As some of you might already know, Grant Fritchey is working hard on updating his book on execution plans. The refreshed and much-improved third edition should release “real soon now”. And I happen to be involved in this project, as technical editor.
While working on that book, I often ran into interesting and intriguing details in the execution plans. Details that, more often than not, are well beyond the scope of the book. So they will not be included, and rightly so.
But it felt like a shame to have that information not available anywhere. Or scattered across the internet on various sites. So one day, while looking at yet another very interesting operator interaction in yet another execution plan, I decided that I would start to assemble all the information I can find on execution plans, and bring it all together in one single location: The Ultimate SQL Server Execution Plan Reference – or EPR for short.
I didn’t choose the term “Execution Plan Reference” by accident. The core of the EPR will be a full description of all that is known about every operator known to exist in execution plans: what it does, how it functions, what properties it can have, how those properties affect its behavior, and any additional information that may be relevant to understand the operator. This section will be one page for each operator. Of course, some operators are fairly simple while others are more complex, so those pages will vary in length.
Apart from that core content, I planned some generic pages. It makes no sense to repeat the explanation for properties such as Estimated Number of Rows or Number of Executions on each operator’s page, so instead I wanted to have a single page to list and describe all common properties. I also wanted an introduction page that explains the basics of reading an execution plan, lists the properties for plans as a whole, and debunks some common misconceptions.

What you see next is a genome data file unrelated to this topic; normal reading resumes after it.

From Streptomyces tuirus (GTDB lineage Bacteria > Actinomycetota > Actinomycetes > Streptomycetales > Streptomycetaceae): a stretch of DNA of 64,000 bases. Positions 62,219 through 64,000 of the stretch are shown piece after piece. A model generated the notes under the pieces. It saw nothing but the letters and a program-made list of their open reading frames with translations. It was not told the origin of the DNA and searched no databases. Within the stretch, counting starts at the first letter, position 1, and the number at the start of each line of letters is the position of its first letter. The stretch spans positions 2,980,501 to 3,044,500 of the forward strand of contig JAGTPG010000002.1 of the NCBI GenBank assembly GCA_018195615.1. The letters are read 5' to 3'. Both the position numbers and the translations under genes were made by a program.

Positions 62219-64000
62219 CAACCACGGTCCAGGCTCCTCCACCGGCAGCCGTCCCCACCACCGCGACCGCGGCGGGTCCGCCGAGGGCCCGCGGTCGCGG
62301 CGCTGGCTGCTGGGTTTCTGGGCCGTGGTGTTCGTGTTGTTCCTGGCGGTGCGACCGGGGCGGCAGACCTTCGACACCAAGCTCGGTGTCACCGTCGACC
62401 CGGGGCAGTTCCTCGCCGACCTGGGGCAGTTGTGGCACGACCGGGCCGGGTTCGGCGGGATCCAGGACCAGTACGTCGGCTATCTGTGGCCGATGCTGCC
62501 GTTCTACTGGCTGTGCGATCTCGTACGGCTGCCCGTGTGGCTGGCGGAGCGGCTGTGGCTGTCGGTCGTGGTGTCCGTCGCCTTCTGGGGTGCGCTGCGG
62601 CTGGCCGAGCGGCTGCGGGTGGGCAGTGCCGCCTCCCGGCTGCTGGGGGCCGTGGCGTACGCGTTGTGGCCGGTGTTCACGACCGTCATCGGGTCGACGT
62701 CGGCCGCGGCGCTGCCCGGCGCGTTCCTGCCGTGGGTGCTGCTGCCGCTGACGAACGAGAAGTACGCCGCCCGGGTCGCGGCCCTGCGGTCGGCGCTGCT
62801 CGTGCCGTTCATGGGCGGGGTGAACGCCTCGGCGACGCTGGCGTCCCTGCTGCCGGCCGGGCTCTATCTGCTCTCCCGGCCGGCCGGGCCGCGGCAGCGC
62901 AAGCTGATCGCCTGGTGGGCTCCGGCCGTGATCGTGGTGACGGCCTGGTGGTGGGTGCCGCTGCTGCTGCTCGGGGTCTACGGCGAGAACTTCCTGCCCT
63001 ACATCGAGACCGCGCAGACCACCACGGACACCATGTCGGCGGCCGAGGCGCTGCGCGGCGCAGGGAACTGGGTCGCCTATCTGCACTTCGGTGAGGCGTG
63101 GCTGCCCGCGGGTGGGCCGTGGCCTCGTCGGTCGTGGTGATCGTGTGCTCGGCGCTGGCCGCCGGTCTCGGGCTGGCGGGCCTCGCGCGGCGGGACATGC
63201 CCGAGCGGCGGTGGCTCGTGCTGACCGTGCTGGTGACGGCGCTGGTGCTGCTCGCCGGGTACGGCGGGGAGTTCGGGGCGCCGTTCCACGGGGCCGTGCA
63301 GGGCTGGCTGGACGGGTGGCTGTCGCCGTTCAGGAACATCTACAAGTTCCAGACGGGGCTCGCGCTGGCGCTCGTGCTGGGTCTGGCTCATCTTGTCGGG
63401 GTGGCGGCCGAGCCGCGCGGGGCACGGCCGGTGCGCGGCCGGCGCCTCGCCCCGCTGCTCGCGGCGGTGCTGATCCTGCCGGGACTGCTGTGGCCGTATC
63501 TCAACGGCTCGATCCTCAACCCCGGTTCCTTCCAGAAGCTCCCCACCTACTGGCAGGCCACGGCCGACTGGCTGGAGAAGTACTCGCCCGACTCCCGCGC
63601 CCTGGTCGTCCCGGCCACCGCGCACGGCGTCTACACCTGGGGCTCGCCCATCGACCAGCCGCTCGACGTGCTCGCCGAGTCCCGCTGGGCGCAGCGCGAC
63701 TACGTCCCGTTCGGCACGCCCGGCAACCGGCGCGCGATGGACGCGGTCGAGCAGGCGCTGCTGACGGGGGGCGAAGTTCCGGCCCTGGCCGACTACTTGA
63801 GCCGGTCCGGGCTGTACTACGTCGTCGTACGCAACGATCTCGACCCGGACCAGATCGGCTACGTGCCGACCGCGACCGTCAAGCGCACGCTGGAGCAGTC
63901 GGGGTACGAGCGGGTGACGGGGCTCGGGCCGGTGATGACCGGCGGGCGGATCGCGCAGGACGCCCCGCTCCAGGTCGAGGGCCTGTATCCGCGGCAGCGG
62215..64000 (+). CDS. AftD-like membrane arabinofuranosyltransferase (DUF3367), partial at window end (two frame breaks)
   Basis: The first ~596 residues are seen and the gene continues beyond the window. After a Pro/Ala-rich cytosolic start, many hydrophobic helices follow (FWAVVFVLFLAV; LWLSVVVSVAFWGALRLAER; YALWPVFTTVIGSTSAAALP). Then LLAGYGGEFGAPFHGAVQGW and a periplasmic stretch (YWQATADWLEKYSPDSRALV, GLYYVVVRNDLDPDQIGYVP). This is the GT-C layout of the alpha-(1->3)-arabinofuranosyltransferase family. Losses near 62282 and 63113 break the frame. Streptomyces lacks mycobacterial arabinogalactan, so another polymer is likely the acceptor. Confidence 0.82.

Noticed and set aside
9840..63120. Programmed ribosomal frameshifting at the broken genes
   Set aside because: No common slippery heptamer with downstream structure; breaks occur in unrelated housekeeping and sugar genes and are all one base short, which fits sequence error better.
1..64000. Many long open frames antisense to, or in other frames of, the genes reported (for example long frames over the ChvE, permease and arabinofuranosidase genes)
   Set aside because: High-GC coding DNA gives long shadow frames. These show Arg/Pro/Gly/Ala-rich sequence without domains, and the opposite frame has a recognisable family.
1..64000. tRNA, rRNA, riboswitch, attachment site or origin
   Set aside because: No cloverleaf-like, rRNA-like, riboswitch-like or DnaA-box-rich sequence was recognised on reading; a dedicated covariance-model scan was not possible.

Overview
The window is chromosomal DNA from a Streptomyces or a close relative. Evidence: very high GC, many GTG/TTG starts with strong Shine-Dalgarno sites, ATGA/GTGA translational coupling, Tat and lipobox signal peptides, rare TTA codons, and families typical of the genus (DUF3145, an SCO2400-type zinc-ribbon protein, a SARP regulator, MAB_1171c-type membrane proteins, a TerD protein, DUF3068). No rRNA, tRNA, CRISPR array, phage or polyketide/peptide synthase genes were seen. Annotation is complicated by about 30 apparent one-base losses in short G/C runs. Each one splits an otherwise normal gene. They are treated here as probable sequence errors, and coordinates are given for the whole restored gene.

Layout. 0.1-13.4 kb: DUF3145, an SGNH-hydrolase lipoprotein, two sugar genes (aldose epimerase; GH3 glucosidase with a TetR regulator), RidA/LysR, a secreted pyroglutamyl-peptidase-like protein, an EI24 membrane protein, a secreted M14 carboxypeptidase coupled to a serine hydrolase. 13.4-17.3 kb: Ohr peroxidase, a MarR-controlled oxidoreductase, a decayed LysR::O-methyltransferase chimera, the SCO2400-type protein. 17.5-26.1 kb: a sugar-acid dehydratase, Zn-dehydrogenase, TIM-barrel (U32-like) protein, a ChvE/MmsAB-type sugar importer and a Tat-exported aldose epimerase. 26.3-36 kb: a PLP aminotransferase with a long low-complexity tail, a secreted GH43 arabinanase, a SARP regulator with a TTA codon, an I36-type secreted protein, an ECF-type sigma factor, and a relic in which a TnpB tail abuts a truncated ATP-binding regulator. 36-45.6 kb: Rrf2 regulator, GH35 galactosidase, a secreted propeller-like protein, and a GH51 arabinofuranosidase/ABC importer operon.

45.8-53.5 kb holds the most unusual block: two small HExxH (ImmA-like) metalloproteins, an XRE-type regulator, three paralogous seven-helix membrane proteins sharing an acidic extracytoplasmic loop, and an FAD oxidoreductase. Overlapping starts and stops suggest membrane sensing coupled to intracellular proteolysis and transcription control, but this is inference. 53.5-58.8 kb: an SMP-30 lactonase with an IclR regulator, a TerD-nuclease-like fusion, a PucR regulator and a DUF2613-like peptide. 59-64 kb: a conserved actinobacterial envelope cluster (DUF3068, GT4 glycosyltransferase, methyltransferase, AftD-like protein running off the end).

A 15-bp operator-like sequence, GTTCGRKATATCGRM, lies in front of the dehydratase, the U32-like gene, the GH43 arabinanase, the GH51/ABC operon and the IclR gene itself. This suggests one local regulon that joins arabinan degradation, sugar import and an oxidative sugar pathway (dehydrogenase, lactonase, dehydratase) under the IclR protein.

And there will be articles with additional background. Instead of having to explain what exactly an “anti semi join” is on each of the four pages for the four join operators, I decided to create a single page describing all the logical join types. When working on Hash Match, the page, was already very long and complex before I even had a chance to start on the details of the “dynamic destaging” process that handles memory spills, so I decided to leave that for a future page. As I continue to work on the EPR, I will probably continue to create or plan separate pages for content that applies to multiple operators, or that I consider too deep and too advanced for the operator’s normal page.
I realize that this is a major undertaking that will take a long time to finish – and given the rate at which new versions of SQL Server are currently released, probably never finish at all. The plan was to make a start and go live once I had “sufficient content”. With no exact idea of how to define “sufficient”.
After a quick start during a two-week period of little other work, real life reared its ugly face and progress changed from a fair pace to a slow crawl. I had already hinted at my plans a few time, but didn’t feel ready for go live yet – and given the slow progress, I didn’t dare to set a date either. Until Riley Major picked a T-SQL Tuesday topic that triggered me.
Upon reading that post, I decided that my vague “I’ll go live when it’s ready” and “I’ll work on it when I have time” would not cut it. I needed to set a deadline. So I set myself a deadline: the EPR will go live before June 2018. Whatever content I have completed at that time will be out in the open, and I will post an announcement on my blog.